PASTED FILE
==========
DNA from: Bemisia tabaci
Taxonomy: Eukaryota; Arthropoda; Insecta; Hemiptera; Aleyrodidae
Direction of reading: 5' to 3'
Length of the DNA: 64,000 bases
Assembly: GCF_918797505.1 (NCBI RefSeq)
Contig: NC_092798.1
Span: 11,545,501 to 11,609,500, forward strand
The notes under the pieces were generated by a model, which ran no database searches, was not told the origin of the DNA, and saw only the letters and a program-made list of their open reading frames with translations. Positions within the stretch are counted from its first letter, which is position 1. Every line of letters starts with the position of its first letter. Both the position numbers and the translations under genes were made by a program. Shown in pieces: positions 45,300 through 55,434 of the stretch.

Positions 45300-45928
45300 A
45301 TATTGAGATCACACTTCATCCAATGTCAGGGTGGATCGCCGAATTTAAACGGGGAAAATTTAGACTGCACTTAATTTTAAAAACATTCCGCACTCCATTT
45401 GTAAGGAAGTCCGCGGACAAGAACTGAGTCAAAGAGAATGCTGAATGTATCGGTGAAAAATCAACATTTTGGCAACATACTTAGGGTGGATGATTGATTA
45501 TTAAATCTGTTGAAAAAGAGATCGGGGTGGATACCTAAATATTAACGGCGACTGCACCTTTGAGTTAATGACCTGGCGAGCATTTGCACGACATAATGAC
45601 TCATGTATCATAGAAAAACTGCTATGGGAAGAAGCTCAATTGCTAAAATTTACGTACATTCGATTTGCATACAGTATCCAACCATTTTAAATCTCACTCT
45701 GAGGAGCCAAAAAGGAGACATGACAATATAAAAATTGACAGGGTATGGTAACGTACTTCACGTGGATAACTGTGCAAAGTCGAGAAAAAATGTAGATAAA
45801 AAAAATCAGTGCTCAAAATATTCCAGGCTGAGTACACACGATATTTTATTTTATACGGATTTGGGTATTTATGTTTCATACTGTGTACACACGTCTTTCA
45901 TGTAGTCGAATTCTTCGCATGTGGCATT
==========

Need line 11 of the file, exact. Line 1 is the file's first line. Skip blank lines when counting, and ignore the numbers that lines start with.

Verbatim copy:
45301 TATTGAGATCACACTTCATCCAATGTCAGGGTGGATCGCCGAATTTAAACGGGGAAAATTTAGACTGCACTTAATTTTAAAAACATTCCGCACTCCATTT